Now that the CCP wants to bite the hand that fed it is completely characteristic of it's vile Maoist origins – which it has never repudiated.

            • Mark

              "The vast majority of these bases are in places like Europe (where they're part of NATO) and the others arose in the context of WW2 and the Cold War."

              usachinamil2.jpg (800×426) (unitedworldint.com)

              • RedLogix

                Here's another source that doesn't leave out the vast majority.

                Note that most of the significant bases in Asia are in Japan. The implication that the US has 800 massive bases all surrounding China is selective bullshit; the reality is they're spread around the world and that most are relatively small with fewer than a few hundred service people staffing them.

    • Mark 8.2

      "Or they do, in which case you're going to have to make a choice between the PRC and the rest of the world."

      Seems like the 'rest of the world' has more of a problem with the USA


      • RedLogix 8.2.1

        Anything from RT is rejected here. Out of hand.

        • Mark

          "Anything from RT is rejected here. Out of hand."

          Whereas RFA (Radio Free Asia) is all ok eh? LOL!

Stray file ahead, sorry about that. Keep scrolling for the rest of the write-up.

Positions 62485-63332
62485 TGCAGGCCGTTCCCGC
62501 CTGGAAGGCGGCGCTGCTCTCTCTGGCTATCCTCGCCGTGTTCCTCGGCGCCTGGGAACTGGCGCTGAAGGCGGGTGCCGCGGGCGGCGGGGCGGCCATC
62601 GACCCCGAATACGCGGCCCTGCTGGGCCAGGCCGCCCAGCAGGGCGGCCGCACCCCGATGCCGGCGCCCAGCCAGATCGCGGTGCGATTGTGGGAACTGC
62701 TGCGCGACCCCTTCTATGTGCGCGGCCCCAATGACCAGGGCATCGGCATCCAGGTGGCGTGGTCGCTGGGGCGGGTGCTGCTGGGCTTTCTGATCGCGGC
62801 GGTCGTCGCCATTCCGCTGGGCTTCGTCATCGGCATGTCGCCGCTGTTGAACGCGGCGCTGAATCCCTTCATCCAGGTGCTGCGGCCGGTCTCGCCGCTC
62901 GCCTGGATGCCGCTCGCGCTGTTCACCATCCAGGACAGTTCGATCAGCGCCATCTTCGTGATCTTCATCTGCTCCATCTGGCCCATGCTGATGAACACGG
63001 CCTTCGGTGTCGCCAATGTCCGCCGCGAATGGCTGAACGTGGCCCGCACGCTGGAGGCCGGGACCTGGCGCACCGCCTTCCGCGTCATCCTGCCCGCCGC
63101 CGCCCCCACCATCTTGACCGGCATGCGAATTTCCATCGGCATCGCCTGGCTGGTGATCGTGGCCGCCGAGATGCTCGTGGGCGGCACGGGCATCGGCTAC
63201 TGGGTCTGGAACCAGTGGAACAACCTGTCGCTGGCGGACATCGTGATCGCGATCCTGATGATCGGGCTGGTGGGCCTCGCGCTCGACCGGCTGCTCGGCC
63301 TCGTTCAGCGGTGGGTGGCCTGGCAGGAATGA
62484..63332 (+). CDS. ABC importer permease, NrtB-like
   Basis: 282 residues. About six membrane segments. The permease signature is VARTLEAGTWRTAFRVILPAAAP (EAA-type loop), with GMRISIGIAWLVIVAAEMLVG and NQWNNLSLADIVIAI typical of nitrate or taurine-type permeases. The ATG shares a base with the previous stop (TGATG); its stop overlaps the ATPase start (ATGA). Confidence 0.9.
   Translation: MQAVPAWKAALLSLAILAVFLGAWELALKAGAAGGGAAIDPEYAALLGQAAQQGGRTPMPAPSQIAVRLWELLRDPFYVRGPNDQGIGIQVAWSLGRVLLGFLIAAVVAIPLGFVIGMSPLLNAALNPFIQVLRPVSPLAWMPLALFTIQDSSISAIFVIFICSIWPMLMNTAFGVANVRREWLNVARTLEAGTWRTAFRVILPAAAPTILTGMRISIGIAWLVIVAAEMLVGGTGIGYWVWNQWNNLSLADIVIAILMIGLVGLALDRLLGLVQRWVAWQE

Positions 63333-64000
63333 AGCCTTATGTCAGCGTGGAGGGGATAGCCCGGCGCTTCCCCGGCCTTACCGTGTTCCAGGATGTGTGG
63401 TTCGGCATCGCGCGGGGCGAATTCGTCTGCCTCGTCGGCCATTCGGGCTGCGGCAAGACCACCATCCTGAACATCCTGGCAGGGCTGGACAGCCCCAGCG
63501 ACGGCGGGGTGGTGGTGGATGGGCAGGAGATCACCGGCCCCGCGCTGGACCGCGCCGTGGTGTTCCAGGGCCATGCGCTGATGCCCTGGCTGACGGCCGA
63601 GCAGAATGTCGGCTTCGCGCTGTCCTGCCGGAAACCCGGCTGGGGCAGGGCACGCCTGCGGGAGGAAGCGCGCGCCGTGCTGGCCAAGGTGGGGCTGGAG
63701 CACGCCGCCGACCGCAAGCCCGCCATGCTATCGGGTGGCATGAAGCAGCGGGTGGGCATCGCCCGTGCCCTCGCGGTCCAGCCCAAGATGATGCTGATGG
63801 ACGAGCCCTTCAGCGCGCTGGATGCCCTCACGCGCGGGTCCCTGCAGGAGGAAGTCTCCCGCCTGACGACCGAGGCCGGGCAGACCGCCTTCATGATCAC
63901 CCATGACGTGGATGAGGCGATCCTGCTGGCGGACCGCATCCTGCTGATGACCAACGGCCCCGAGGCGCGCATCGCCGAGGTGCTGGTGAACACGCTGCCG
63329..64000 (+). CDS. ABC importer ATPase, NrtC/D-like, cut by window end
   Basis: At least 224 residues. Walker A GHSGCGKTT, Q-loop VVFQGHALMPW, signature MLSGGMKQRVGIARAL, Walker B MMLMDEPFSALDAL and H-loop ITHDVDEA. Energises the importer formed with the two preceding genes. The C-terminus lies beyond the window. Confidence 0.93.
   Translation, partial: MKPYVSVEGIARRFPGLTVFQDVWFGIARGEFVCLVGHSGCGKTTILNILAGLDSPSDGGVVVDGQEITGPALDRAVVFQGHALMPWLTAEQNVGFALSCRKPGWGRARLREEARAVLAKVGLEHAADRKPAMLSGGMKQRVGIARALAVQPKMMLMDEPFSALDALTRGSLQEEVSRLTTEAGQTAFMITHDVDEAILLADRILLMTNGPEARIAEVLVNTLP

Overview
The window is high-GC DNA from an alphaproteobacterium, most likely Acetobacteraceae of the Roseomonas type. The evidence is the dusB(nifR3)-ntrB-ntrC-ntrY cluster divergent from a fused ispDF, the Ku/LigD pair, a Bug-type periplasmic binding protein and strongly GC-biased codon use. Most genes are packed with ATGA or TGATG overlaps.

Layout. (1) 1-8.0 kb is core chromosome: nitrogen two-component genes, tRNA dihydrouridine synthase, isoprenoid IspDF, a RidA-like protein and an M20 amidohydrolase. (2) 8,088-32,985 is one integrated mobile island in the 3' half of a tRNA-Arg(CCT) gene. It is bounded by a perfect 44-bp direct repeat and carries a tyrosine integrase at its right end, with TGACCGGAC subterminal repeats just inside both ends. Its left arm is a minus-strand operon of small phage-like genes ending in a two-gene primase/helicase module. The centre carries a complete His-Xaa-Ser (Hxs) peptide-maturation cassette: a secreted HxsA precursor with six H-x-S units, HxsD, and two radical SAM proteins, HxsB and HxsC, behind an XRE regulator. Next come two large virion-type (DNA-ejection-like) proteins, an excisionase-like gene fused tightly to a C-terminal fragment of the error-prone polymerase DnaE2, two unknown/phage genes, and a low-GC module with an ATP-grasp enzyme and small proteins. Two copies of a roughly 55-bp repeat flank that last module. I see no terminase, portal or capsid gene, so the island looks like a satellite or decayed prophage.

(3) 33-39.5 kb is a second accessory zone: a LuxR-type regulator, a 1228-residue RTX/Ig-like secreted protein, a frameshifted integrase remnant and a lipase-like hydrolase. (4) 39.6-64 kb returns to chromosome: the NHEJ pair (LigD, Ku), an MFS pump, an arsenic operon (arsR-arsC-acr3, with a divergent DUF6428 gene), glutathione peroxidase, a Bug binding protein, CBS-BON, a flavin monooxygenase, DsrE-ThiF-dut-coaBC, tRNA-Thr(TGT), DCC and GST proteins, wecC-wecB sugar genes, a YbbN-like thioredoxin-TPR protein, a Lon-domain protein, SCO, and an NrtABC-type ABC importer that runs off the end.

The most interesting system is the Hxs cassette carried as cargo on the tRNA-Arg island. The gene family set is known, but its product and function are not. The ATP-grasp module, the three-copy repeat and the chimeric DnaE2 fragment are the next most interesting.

OK then, how about Newshub?

          United States more of a threat to democracy than Russia, China – global poll | Newshub

          • RedLogix

            Same propaganda source. As you are part of the effort to defeat the West by undermining belief in itself.

            • Mark

              "Same propaganda source. As you are part of the effort to defeat the West by undermining belief in itself."

              LOL! Here is the report:

              The Democracy Perception Index 2021.pdf (hubspotusercontent00.net)

              Prepared by the "The Alliance of Democracies Foundation"

              Not sure how defending China relates to trying to 'defeat the West' – LOL

              • RedLogix

                You're the obvious propaganda tool here – all you ever do is act as a mouthpiece for the CCP.

                • Mark

                  You are an obvious propaganda tool for US imperialism. LOL!

                  • RedLogix